I will tell a tale of love and loss. No big deal.
Literature is rich with stories of a man’s noticing a woman. Captivated by her beauty, he pursues and ultimately wins her heart. But, what of the man who does not win the heart of his beloved? What of him?
One’s heart is created with an angst that only Christ can fulfill. Instead of turning to Christ for fulfillment, many turn to worldly things. But, worldly things can never satisfy the groaning of one’s heart. King Solomon demonstrates this fact in Ecclesiastes 2:9-11 by stating:
“So I became great and surpassed all who were before me in Jerusalem; my wisdom also remained with me. All that my eyes desired, I did not deny them. I did not refuse myself any pleasure, for I took pleasure in all my struggles. This was my reward for all my struggles. When I considered all that I had accomplished and what I had labored to achieve, I found everything to be futile and a pursuit of the wind. There was nothing to be gained under the sun.”
King Solomon gained immense fame, earned unimaginable wealth, and enjoyed the beauty of numerous women; however, his heart remained unfulfilled.
Romance is a common bucket through which one seeks fulfillment and validation. A man may, on a veiled pursuit for validation, lavish romance on a woman. The woman becomes the object of his striving; she becomes his God. But, even the best people make terrible Gods. Since one is seeking validation, the romance is not freely given. The romance is contingent upon returned affection. Therefore, if the romance is not returned, one will become bitter. Growing bitter renders the romance a lie. Even if the romance had been returned, one would not have found validation. One is either validated through Christ or he is not validated at all.
God calls us not to pursue another for validation but to love another as Christ loved the church. However, loving another as Christ loved the church is exceedingly difficult. But, why would God make loving another nearly impossible? My recent failed pursuit of another has given me some, albeit limited, understanding of this question. In those moments I lavished romance on her, and she did not respond how I hoped she would. I began to understand the fullness of Christ. He constantly pours blessings over me, yet I too often do not return His love. Instead of turning away, He continues to extend His grace. In those moments of frustration, I sought comfort and reliance in Him. If loving another as Christ loved the church were easy, growth in God could not occur. Therefore, God graciously gives one trials and frustrations as a catalyst to increased faith. If one strives to love another as Christ loved the church, his goal is not validation; rather, his goal is to know Christ. Consequently, the romance is freely given. One will not grow bitter if the romance is not returned. Mutual affection was never the sole goal of his effort and striving.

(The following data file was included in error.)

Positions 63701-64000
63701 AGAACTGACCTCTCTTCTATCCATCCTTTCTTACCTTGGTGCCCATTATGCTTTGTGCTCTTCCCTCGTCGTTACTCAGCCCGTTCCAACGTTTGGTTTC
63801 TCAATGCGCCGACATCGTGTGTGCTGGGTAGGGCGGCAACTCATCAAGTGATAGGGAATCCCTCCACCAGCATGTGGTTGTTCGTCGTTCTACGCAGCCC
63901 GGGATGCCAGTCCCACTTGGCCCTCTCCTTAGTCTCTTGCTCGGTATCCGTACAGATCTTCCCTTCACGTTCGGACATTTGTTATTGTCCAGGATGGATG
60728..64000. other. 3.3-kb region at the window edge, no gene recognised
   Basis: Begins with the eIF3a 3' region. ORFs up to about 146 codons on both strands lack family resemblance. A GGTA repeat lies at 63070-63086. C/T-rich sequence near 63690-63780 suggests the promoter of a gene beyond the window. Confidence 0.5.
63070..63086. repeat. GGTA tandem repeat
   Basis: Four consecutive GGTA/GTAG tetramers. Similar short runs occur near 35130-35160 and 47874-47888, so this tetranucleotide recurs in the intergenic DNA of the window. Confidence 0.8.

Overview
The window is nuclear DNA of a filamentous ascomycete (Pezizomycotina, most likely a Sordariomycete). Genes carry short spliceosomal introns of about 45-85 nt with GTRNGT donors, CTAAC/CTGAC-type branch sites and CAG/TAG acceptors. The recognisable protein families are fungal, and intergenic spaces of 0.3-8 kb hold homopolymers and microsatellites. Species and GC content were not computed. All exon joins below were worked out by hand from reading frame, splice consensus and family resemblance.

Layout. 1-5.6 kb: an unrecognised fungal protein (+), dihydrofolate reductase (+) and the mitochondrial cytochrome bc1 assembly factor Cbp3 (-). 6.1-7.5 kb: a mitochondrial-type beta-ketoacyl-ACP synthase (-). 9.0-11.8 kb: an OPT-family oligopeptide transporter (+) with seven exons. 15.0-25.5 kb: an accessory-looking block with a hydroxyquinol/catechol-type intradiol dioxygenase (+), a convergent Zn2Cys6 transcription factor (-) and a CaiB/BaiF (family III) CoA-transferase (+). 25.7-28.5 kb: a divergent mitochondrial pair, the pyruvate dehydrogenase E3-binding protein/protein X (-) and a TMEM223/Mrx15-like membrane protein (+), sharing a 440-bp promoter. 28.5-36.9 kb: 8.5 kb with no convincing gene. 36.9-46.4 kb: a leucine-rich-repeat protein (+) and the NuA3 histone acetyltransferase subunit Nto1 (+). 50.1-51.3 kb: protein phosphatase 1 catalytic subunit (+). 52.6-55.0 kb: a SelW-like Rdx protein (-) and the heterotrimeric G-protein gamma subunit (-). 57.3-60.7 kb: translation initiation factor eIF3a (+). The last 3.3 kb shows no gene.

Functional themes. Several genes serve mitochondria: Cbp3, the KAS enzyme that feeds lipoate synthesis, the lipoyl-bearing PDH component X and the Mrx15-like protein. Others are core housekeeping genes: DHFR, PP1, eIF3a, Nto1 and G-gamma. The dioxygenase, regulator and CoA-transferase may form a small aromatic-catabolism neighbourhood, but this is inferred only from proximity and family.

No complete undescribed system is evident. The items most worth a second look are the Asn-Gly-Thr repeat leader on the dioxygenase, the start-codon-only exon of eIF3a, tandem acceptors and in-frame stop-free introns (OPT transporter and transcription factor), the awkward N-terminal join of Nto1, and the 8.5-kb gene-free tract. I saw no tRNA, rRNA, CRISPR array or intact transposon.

Loss is quite possibly the best foil for love. One cannot know the full joy of romance without experiencing the deep sorrow of loss. However, it is in the depths of sorrow that one discovers a deeper understanding of Christ. To avoid loss, one must not venture great romance. But, better to experience the pain of loss than be the man who keeps himself out of the arena; the man who knows neither loss nor great romance. If a man can love the one who gets away, how much more will he love the one God has intended for him? Alternatively, how much more will her future spouse love her? What of the man who does not win the heart of his beloved? What of him? Could he in fact be the luckiest man on the face of the Earth?